Faith Lived Out: What does it mean for the Social Principles to be “Social”?

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The Wesleyan tradition is awash with misunderstanding. This is, in large part, because people of faith are just as skilled at talking past one another as anyone else. Take the “Social Principles” of The United Methodist Church. They are invoked, quoted, yanked out of context, and referenced in passing to argue this or that theological assumption. Yet how did we end up with something so provocatively termed “social” principles anyway? We should not despair if we conclude that the very meaning of the word “social” deserves its own sustained reflection.

Those who embrace the term “liberal” like to quote John Wesley when it comes to the Social Principles: “The gospel of Christ knows of no religion, but social; no holiness but social holiness.” These words, drawn from a preface to sacred hymns and poems, are often portrayed as an endorsement of structural analysis and action. Wesley’s original concern was simply directed toward caring relationships and the practice of love. Conservatives (and others understandably committed to accurate interpretation) delight in exposing this progressive license. Wesley did not speak as a proponent of systemic revolution, but then again, a holiness that must be relational cannot excuse twenty-first-century individualism. Those who allow contemporary cultural assumptions to drive their ethical conviction will not “get” John Wesley.

So what does it mean to have social principles grounded in Wesley’s kind of “social holiness”? In brief, it means embracing authentic and just relationships. This is a vision of holiness that is both intensely personal and prophetically systemic. On another level, the question asks what it means to be human as God would have us be truly human. Pious individuals who isolate themselves from others will never see the face of God. Activists who lose identity in collective forces will never know themselves. Those open to the tender and terrific power of God, along with the gifts and needs of others, will find divine intimacy and the deepest self.

I like the way a nineteenth-century admirer of Wesley captured this dynamic. He described three ways of knowing and loving. The first he termed “companionship.” There is nothing wrong with companionship. It is a step toward living in real community. Yet it can be lived as a matter of convenience – simple proximity to one another. Companions might interact with depth, but they also can merely exist in and around a common environment. The second way of knowing and loving, according to this writer, is “partnership.” In today’s language, this may seem like a fairly developed way of being in relationship. It might even indicate an intentional cooperation for the sake of common goals or ends. There is nothing wrong with partnership. However, I would suggest that our contemporary culture has viewed this kind of “partnership” with inappropriate reverence. It may come as a shock to people of faith, but life is more than forging relationships in order to achieve common goals. If life is a gift, then it will always be more than an achievement. Partnership is fine and can result in admirable cooperation, positive change, some degree of intimacy. But it cannot reflect the deepest things of God. For that, according to this nineteenth-century writer, there is real “fellowship.”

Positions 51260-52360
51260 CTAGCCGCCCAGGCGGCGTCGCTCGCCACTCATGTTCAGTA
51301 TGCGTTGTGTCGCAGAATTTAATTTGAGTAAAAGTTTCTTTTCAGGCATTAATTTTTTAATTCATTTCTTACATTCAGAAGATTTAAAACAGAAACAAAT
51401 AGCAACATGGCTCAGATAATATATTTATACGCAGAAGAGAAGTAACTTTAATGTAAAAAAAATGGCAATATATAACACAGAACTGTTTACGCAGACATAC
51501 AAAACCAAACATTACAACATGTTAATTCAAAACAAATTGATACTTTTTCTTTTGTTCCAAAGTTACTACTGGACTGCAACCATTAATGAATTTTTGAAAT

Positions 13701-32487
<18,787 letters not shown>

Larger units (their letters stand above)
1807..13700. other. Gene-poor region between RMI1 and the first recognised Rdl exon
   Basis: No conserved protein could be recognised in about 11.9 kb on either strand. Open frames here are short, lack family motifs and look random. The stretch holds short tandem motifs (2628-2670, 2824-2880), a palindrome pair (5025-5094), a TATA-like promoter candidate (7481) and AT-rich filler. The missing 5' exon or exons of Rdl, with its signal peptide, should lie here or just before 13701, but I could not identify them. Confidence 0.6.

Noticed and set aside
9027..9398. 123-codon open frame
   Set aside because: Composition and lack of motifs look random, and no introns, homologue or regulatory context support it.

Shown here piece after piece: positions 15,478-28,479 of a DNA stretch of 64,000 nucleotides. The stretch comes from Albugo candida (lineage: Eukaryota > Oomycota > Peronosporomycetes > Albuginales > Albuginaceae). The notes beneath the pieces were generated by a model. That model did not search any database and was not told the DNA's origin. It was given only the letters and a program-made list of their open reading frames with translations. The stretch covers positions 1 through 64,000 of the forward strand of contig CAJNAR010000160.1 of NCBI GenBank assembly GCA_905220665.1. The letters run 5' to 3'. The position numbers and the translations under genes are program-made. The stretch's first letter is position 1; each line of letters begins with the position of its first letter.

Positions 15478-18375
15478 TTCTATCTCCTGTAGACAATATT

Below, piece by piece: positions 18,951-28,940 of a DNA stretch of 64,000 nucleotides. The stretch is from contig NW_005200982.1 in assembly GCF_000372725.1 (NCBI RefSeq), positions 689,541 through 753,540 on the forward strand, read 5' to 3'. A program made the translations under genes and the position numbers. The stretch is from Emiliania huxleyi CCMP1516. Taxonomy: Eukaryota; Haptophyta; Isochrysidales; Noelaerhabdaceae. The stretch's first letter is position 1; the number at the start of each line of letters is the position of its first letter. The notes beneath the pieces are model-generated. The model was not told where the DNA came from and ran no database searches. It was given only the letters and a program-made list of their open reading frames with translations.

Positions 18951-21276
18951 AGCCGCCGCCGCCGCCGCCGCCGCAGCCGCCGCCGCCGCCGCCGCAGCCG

Fellowship is not constructed for mutual benefit or common aims. It is entered into out of love, a decidedly non-calculating perspective. For people of faith, this gets at the heart of the incarnation, the life, death, and resurrection of Jesus. God did not strike an agreement with humanity for mutual benefit. God gave of the self, and in the process gave us our true selves. In fact, the writer who proposed three ways of knowing and relating says of fellowship: “each becomes to the other, as it were, another self.” Another self! That’s relationship at its most profound level.

This is the kind of “social” Christianity John Wesley embraced. It is an, admittedly, high standard. Yet it is also a marvelous promise of the ways we can be with and for one another in Christ-like fashion.

The Social Principles of The United Methodist Church have their own integrity and must be examined thoroughly on their own terms. However, before we even enter the text of these guides, we ought to pause and consider what it means to have such principles characterized as “social” commitments.

Chris Momany, UMR Columnist

Chris Momany

Chris Momany has been chaplain and director of church relations at Adrian College since 1996 and has taught in the Department of Philosophy/Religion since 1998. He is an ordained United Methodist minister, and a graduate of Adrian College, Princeton Theological Seminary, and Drew University. His academic interests focus on Christian ethics and philosophy. He has been published in the Christian Century, the Wesleyan Theological Journal, The Asbury Theological Journal, the Circuit Rider magazine, the United Methodist Reporter, and other venues. Chris also writes for the Daily Bible Study curriculum of the United Methodist Publishing House and for MinistryMatters, an online ministry resource. His book on the Wesleyan ethic of love and justice bears the title, Doing Good: A Grace-Filled Approach to Holiness. Chris has led many conferences, workshops, and continuing education events. For several years he has combined his research and teaching with a focus on human trafficking. Today it is estimated that 27 million people are held as slaves throughout the world. Chris has been a national leader among college and church professionals in confronting this issue.